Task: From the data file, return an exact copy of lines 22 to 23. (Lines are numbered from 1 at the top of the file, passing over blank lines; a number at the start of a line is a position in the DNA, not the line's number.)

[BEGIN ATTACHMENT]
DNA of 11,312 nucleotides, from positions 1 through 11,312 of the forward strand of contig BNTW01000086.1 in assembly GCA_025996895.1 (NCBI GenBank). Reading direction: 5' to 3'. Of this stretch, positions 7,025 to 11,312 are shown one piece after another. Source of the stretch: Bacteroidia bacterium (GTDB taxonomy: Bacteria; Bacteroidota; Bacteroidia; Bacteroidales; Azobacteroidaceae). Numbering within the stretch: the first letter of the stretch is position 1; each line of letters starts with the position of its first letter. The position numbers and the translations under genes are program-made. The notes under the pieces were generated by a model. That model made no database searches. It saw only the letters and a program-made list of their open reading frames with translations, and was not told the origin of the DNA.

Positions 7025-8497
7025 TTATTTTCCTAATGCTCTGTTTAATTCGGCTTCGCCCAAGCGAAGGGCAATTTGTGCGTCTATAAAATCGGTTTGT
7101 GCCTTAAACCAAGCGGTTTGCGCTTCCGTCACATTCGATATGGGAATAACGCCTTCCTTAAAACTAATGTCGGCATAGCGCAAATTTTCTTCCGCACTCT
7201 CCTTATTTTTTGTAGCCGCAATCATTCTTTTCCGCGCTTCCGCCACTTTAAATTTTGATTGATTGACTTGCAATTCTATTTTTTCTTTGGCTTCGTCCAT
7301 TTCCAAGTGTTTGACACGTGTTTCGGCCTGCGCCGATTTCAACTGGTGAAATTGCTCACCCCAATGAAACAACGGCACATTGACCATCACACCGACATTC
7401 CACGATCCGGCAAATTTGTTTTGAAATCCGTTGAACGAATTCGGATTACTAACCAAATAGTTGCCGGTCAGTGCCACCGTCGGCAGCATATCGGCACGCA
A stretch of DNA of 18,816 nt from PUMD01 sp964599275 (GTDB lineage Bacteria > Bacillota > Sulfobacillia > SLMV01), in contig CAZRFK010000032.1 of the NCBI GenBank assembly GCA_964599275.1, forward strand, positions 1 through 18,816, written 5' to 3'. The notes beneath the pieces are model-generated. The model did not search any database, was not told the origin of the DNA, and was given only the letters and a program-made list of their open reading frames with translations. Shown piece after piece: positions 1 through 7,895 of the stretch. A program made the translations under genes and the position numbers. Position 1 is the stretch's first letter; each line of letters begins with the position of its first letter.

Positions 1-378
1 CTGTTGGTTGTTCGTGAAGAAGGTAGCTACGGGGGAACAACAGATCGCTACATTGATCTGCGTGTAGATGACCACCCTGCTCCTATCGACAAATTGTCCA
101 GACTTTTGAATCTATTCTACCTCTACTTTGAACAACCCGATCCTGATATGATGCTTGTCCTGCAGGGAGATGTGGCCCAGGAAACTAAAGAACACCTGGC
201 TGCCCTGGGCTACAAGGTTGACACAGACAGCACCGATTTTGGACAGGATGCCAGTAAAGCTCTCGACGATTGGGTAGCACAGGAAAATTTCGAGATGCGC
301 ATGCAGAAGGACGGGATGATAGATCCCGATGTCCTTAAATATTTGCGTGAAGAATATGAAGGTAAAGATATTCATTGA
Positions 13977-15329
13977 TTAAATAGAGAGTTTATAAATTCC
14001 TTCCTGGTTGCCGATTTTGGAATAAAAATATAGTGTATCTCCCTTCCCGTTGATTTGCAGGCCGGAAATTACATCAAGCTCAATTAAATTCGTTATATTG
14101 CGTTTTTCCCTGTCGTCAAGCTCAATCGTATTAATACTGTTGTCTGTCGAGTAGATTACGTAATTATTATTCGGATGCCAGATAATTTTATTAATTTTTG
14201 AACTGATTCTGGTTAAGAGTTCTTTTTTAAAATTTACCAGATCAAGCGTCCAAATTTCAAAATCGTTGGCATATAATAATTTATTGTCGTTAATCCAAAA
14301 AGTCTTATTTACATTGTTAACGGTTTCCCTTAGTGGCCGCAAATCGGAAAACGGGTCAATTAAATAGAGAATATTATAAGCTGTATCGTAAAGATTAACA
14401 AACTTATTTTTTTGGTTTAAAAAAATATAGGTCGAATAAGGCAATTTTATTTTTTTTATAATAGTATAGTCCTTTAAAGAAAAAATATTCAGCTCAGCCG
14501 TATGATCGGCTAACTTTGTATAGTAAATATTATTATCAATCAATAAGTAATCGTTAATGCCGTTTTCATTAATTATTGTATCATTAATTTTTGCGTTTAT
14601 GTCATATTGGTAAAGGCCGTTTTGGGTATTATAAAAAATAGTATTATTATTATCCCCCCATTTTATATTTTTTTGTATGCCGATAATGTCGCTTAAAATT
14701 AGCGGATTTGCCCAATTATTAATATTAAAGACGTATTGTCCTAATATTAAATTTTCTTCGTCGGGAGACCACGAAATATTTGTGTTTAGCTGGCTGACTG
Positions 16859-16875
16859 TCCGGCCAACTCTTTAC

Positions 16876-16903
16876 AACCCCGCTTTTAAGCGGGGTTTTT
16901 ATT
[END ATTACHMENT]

14601 GTCATATTGGTAAAGGCCGTTTTGGGTATTATAAAAAATAGTATTATTATTATCCCCCCATTTTATATTTTTTTGTATGCCGATAATGTCGCTTAAAATT
14701 AGCGGATTTGCCCAATTATTAATATTAAAGACGTATTGTCCTAATATTAAATTTTCTTCGTCGGGAGACCACGAAATATTTGTGTTTAGCTGGCTGACTG